It’s no surprise that Shanghai is home to so many singles

By John Harold Armstrong Source:Global Times Published: 2017/9/3 18:53:39

Illustration: Chen Xia/GT



Another Chinese Valentine's Day has come and gone. Thousands of drivers booked and thousands of candlelit dinners consumed. Coinciding with this romantic holiday ("Qixi" in Putonghua), a torrent of predictable articles bemoaning the state of affairs for singles in Shanghai hit the wires.

Each year a chorus of Chinese pundits and scribes let loose on the tendencies of the younger generation to remain single and retreat into an enveloping cocoon of electronics and social media. Lurid stories resurface every year about this trend, recounting the rise of the "rent-a-boyfriend/girlfriend" business that has evolved to pacify elder relatives.

For a reasonable fee, one can hire a member of the opposite sex to pretend to be their significant other for important family occasions. One wonders how far into depression these customers have fallen to encourage them to take such a drastic step. For those of us who have actually had to undertake such family obligations in real life the question remains: how much money could possibly be worth traveling to the countryside for a family farce?

Dipping a toe into the world of online dating and relationship profiles does begin to reveal the extent of the problem. Although my own dating days are long past, my younger colleagues and acquaintances in Shanghai are quick to strip me of my illusions concerning the ease and convenience of China's online dating world. "Dating apps such as Tantan and Momo generate a horrendous and stressful environment," confirms a female colleague who is comfortably within the most desirable age and professional bracket for white-collar dating.

A habitue of the previously popular "speed-dating" scene, she views such matchmaking apps as time-wasters. With absolutely no inclination to get married any time soon, she sees online dating as casual entertainment and rarely meets anyone in real life. Other foreign acquaintances confirm this viewpoint, telling me hair-raising tales of dating apps populated by foreign "sexpats" or serial hookup artists who are rarely honest about their intentions. Stories from the front lines of China's dating wars had me feeling a twinge of sympathy until I recalled, from my distant youth, the common Western method of meeting potential dating partners.

A large group of teenagers would be randomly selected through the arbitrary institutions of school, religious group or community center. These spotty, awkward youths would then be unceremoniously dumped into a large black box unrecognizable as their former place of physical-education punishment. By unspoken decree all teenagers would immediately segregate by sex into opposite and distant sides of the available room.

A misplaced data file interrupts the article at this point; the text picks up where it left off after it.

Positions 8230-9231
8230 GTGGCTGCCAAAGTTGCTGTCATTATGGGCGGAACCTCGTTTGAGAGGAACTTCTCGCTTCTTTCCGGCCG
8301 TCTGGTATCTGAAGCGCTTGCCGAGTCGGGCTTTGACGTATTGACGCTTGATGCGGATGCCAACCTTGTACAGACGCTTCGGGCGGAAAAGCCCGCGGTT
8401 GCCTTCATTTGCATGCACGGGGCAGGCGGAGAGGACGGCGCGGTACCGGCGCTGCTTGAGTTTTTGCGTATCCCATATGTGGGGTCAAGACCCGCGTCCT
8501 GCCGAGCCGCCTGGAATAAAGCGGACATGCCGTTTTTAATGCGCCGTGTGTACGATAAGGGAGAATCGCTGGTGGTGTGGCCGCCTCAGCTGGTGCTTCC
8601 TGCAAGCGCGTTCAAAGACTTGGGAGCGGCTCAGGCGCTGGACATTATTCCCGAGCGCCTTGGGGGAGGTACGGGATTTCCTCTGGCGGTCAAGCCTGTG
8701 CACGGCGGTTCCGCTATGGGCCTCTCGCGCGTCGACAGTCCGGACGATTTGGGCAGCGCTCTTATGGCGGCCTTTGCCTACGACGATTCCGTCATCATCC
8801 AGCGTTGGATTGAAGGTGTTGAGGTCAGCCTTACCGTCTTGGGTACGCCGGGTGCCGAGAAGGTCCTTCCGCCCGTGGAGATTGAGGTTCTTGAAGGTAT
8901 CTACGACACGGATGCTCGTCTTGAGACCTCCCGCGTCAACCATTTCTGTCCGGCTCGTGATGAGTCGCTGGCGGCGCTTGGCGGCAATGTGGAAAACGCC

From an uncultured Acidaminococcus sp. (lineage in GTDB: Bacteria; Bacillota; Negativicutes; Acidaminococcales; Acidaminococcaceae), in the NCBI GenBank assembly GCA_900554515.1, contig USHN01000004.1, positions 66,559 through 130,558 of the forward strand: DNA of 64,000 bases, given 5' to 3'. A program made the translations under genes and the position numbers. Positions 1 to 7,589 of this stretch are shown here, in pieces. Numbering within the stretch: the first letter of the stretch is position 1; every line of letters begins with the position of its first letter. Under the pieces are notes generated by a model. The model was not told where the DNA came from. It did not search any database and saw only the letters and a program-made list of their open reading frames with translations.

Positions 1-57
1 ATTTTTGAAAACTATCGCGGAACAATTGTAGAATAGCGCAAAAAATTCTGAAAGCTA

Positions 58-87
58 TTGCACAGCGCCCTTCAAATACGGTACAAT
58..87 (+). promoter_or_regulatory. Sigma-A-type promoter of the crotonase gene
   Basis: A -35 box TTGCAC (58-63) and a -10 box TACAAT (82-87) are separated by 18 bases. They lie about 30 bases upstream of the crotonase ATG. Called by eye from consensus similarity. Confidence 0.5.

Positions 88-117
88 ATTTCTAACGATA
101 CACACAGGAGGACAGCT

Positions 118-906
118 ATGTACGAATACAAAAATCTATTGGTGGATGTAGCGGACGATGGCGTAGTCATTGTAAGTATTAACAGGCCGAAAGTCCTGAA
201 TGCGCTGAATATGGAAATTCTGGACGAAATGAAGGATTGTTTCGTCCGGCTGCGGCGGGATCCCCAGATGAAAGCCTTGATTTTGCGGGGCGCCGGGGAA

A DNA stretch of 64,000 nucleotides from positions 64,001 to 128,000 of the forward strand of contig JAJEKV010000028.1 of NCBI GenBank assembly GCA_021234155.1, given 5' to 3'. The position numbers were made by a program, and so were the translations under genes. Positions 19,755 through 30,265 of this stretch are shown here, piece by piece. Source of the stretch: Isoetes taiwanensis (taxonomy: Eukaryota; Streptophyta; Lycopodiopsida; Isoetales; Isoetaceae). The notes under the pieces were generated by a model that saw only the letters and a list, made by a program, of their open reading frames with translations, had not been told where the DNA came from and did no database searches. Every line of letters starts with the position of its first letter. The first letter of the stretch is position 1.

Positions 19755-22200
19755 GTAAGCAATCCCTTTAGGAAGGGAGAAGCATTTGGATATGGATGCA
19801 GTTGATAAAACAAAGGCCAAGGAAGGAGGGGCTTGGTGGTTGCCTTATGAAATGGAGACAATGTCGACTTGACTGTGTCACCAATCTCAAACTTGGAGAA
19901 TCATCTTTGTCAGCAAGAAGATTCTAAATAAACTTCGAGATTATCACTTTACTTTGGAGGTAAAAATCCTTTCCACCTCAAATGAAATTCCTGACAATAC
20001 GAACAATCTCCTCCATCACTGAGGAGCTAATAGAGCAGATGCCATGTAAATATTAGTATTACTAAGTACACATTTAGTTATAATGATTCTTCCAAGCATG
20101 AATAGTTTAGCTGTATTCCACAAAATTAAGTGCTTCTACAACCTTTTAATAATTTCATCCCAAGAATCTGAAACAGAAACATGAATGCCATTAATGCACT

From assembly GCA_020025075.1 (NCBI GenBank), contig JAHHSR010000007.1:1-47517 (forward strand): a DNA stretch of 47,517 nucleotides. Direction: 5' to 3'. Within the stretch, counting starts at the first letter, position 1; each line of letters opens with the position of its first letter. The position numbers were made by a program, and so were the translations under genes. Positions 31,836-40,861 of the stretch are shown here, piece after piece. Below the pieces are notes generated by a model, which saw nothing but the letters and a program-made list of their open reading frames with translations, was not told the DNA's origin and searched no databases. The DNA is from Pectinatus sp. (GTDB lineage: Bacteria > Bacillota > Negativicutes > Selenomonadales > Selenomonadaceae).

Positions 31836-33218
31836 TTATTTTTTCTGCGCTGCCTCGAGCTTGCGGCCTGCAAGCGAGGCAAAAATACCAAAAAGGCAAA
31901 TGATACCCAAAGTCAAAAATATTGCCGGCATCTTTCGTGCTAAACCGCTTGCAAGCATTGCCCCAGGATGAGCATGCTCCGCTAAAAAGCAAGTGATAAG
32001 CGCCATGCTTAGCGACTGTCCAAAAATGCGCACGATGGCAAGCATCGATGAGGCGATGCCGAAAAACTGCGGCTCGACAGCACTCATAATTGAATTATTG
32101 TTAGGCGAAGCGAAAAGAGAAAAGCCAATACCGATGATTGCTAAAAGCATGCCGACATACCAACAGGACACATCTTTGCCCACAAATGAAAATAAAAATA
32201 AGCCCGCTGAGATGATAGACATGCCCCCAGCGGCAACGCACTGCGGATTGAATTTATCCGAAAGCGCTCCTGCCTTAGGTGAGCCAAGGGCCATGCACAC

Uncomfortable and egregiously ugly clothing was the norm. The evening culminated in the worst event of all: dancing. Youths barely able to coordinate one foot in front of the other were herded en-masse, with no training or instruction, and encouraged to gyrate in order to attract each other's attention. Permanent blows to one's self-esteem were common.

The risks were great and the rewards few. It was a precursor to being publicly shot down on social media, except live in front of all your friends. Somehow, "swipe left" doesn't carry the same risks of social disaster as school dances did. It's worth keeping in mind that entire generations of older Chinese view this quandary with a great deal of bemusement.

For them, dating and matchmaking were rendered moot, largely determined by where and when one performed one's military service or civil duties during periods of tumultuous relocation. It should be utterly unsurprising that, in a developed city like Shanghai, each successive wave of young adults arriving for school or work have less and less desire to settle down and get married.

In every equivalent city in the world, youth are responding to these same challenges by delaying marriage, choosing to stay single and instead focusing on personal or career development before they are ready to meet Mr or Mrs Right. Let's just keep in mind that whatever the added technical difficulties, the pressures of cross-cultural dating in a modern city like Shanghai have yet to stop anyone from falling in love.

The opinions expressed in this article are the author's own and do not necessarily reflect the views of the Global Times.



Posted in: TWOCENTS

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